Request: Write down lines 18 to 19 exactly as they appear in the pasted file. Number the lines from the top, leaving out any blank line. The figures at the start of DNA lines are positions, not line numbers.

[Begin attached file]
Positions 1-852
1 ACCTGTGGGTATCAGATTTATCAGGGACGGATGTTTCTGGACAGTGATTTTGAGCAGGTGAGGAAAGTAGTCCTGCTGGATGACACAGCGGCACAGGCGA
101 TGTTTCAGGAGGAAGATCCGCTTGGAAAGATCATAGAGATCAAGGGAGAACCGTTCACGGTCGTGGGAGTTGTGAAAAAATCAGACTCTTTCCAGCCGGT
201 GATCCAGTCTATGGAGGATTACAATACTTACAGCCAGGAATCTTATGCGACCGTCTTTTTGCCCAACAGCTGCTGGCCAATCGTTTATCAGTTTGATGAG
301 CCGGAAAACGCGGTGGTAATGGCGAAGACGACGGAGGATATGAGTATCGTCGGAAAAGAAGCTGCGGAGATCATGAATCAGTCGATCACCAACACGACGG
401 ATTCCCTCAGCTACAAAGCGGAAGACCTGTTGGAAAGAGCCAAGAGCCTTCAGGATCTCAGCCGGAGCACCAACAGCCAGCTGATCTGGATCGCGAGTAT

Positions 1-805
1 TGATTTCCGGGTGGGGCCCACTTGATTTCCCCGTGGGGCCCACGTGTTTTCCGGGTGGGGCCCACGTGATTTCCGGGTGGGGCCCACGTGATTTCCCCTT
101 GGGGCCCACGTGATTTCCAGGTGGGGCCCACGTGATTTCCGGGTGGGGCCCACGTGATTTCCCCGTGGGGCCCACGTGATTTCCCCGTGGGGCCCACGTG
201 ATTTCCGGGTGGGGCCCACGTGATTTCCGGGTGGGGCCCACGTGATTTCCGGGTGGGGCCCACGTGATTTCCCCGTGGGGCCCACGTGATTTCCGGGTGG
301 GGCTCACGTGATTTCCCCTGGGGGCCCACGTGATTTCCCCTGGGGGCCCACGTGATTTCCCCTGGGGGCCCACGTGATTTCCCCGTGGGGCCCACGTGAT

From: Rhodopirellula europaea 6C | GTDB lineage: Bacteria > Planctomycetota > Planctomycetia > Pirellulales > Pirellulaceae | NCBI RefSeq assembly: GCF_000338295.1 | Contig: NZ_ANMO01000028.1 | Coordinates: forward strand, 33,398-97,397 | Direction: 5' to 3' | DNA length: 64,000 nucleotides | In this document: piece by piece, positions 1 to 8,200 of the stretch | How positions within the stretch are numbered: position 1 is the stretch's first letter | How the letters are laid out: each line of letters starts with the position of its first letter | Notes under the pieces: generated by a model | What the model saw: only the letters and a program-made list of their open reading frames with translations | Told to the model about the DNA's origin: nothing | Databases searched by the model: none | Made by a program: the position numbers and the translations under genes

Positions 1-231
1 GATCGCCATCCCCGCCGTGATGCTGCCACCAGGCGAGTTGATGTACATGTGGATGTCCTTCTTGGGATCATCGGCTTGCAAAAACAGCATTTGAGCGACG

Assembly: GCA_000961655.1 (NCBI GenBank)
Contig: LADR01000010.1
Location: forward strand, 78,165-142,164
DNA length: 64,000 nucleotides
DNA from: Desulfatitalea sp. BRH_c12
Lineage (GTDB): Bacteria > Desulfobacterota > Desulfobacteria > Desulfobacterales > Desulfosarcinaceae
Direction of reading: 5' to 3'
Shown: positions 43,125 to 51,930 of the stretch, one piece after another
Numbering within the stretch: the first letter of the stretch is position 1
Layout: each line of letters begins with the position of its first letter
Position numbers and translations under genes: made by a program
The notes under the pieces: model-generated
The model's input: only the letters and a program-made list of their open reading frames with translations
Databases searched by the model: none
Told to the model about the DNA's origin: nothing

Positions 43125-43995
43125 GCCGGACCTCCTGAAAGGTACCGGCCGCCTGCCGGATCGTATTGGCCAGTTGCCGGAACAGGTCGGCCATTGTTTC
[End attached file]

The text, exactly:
DNA length: 64,000 nucleotides
DNA from: Desulfatitalea sp. BRH_c12